Academic journal article Phi Delta Kappan

Building a Strategy for Successful Public Engagement

Academic journal article Phi Delta Kappan

Building a Strategy for Successful Public Engagement

Article excerpt

Ms. Wadsworth describes the seven-stage journey toward public consensus, points out that genuine public involvement is an essential part of the process, and provides some commonsense principles to guide those seeking to foster public engagement.

As I began to write for this issue of the Kappan, I realized how frustrated I was feeling over the necessity of devoting a special section of articles to what should be a natural occurrence in the life of our nation's communities. There has been an abundance of talk about "public engagement." Yet, as I travel the country, it's clear that people do not really understand what public engagement is. Even worse, I suspect that they increasingly assimilate the language of public engagement without modifying their behavior at all. And so it is in the spirit of attempting to share all that Public Agenda has learned about this much-discussed activity that I write, hoping to convey with some clarity what public engagement is and what it is not.

A well-established phenomenon in contemporary American life is the growing dependence on experts and professionals to solve our social problems. A striking consequence of this development has been the loss of real dialogue among most citizens about issues that are significant to the vitality of the nation. Though leaders and experts spend years and years working through difficult problems, relying on serious dialogue as an approach to crafting solutions, they rarely invite ordinary citizens into their deliberations. Rather, once they have arrived at a consensus, they present their list of solutions to citizens and expect the country at large to "sign on." When they then encounter public resistance, they are bewildered and turn belatedly to "public engagement," the activity that today appears on every expert's agenda.

Nowhere is this trend more dramatic than in the arena of education reform. In more than six years of studying the attitudes of various players in education reform, Public Agenda has repeatedly documented the enormous gap that exists between experts and citizens over this issue. In large part, this fundamental lack of communication is responsible for the continued erosion of the public's confidence in our schools and its suspicion of the reform agenda.

To the credit of many educators, reformers, and community leaders, a growing recognition of this reality has, at last, inspired a real desire to communicate. Sadly, however, old habits die hard. Experts and reformers continue to believe that they know what's best for the country, and so they pay lip service to inviting public discussion while continuing to conduct business as usual.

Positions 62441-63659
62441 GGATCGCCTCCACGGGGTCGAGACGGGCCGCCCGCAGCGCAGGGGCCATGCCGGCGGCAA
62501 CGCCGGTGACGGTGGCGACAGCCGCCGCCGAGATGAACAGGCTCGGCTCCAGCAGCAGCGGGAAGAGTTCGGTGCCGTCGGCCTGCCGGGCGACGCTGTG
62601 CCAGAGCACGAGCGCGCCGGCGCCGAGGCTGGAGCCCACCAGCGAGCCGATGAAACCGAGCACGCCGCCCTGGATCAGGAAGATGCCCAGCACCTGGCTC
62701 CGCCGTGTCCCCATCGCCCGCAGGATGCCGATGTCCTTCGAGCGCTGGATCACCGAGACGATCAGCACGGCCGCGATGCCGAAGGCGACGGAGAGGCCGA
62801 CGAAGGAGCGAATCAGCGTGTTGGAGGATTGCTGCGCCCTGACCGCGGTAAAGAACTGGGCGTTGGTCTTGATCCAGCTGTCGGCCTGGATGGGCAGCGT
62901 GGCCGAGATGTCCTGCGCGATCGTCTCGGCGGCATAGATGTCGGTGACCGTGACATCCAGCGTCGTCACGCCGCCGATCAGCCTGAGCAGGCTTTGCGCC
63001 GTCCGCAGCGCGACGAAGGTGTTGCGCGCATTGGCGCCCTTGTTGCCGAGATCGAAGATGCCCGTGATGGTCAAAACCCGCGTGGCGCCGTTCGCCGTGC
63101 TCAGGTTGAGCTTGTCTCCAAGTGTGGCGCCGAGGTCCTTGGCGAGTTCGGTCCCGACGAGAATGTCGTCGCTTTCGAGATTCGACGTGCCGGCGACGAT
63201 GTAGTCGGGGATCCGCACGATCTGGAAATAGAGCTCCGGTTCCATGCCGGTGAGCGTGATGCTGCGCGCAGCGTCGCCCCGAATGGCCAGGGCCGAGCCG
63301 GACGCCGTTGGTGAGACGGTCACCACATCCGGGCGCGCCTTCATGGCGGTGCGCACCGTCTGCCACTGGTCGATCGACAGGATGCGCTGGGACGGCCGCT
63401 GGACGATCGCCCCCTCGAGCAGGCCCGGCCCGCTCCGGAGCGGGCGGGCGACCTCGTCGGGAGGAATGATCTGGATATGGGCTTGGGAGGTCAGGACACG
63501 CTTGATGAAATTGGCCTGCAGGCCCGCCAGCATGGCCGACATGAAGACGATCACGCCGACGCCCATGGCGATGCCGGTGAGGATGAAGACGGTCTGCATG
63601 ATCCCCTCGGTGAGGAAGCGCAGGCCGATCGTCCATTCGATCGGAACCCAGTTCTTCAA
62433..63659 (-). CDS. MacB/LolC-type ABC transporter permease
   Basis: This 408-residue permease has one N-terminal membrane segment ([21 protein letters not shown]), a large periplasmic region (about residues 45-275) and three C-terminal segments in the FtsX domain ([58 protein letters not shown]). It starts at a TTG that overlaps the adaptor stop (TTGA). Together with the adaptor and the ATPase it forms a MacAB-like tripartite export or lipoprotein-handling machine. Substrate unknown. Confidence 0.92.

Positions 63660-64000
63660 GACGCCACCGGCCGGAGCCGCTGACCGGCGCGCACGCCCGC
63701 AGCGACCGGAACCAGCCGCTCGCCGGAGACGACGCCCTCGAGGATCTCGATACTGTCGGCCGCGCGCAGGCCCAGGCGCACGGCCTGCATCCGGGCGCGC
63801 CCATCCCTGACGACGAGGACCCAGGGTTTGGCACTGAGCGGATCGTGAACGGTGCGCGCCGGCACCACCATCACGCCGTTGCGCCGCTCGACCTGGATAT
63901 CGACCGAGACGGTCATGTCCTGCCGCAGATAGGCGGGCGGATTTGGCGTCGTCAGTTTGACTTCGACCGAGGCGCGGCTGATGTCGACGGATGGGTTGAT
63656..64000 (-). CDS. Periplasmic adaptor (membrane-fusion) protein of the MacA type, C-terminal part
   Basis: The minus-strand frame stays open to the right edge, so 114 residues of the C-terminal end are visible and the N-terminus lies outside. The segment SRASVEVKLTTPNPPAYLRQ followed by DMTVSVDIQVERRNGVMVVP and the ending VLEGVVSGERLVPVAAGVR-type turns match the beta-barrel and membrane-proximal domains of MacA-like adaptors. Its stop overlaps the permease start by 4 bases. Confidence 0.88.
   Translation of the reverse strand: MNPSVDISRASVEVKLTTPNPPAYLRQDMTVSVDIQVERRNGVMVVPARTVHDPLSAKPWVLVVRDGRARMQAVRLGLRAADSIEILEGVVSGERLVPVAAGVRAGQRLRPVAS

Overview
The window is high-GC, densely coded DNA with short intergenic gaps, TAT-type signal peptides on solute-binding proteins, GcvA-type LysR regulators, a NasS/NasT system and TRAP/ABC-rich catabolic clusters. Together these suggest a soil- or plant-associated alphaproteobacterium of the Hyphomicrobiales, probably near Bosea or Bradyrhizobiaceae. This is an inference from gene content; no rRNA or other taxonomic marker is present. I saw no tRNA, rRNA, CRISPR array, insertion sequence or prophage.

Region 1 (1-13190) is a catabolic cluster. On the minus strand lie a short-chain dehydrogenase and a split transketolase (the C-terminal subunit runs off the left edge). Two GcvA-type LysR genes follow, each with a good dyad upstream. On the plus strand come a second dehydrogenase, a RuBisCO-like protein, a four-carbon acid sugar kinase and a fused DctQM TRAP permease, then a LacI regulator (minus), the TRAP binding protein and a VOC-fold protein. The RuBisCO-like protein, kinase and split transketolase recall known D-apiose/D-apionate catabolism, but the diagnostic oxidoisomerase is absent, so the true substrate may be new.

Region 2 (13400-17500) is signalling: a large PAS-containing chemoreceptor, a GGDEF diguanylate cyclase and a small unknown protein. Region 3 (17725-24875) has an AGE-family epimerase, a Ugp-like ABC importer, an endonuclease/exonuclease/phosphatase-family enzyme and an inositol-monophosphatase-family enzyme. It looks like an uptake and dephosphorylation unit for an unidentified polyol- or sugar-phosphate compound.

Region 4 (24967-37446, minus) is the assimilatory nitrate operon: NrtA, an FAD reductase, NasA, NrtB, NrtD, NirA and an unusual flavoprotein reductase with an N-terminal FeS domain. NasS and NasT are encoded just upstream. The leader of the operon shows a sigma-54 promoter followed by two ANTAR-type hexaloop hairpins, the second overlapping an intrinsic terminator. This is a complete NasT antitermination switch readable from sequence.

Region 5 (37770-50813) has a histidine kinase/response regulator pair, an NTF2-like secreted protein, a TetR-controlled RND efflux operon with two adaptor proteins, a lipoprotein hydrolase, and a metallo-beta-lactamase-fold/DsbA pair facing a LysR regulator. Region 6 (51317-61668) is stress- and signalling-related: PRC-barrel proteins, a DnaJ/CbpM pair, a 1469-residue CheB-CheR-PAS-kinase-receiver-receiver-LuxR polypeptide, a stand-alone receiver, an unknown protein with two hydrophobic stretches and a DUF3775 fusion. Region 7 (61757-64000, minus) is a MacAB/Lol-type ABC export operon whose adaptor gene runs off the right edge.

According to psychologist Robert Ornstein, this phenomenon, which he has dubbed the "assimilation phenomenon," occurs when people encounter a new language and quickly adopt its terminology - but then use it merely to describe what they have already been doing. In other words, practices don't change; the new terminology is simply translated to reflect existing meanings.

I have been mystified by why it should be so difficult for experts and leaders to talk seriously with citizens and why, in most settings, "public engagement" continues to resemble nothing more than traditional public relations. While public relations is an honorable endeavor, it is different from public engagement, and so, for those who are sincere about engaging the public, it may be most helpful to clarify at the outset what public engagement is not.

First and foremost, public engagement is not the art of avoiding public participation by restricting policy making to experts and leaders. Like it or not, citizens in general and parents in particular are key stakeholders in the debate over public education, and they must have a seat at the table. Nor is public engagement a sales effort designed to convince others to believe as the experts do. While a sophisticated research and sales approach may appear to be effective, any acceptance of proposed solutions is likely to be tentative and virtually impossible to sustain unless these solutions truly reflect mainstream values and concerns. …

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